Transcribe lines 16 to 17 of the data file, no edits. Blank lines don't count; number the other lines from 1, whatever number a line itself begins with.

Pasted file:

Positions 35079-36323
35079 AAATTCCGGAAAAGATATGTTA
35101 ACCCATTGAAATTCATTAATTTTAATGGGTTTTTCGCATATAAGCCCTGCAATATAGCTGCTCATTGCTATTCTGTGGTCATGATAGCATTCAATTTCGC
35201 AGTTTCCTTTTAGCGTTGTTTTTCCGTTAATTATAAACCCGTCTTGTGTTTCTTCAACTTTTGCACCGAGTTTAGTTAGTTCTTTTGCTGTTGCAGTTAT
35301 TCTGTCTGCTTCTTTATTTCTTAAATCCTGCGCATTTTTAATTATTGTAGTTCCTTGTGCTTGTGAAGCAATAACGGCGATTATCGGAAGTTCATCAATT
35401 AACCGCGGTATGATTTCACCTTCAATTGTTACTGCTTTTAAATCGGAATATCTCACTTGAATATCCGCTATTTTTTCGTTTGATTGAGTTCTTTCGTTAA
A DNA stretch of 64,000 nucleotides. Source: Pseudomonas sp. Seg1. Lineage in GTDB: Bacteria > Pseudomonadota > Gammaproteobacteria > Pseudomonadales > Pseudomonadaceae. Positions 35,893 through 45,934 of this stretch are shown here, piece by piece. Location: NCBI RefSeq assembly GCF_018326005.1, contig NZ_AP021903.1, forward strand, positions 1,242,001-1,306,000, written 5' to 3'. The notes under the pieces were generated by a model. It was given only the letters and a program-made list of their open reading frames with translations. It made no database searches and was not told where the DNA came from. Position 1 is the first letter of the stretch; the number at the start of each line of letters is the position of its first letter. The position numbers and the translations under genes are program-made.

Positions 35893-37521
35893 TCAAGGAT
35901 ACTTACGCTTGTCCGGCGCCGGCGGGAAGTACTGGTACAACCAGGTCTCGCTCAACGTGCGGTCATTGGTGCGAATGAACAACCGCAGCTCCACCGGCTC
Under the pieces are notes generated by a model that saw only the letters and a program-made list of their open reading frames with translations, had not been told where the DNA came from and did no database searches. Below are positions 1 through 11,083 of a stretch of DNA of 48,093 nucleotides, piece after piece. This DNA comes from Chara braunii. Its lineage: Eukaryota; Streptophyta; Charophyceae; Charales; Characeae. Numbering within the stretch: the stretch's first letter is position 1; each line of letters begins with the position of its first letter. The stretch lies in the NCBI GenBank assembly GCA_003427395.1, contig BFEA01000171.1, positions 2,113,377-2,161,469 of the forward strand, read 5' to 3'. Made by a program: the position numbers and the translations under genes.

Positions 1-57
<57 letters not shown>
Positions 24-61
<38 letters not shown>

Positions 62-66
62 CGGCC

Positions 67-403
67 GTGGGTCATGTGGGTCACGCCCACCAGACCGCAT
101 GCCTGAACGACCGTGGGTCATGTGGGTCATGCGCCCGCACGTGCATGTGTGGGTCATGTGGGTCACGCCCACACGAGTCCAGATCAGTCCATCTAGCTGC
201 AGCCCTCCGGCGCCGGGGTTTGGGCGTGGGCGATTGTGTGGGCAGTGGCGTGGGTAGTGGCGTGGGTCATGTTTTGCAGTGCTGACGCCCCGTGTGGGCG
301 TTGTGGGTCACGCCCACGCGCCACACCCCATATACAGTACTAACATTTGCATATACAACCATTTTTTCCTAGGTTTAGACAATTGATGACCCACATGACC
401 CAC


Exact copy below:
Positions 62-66
62 CGGCC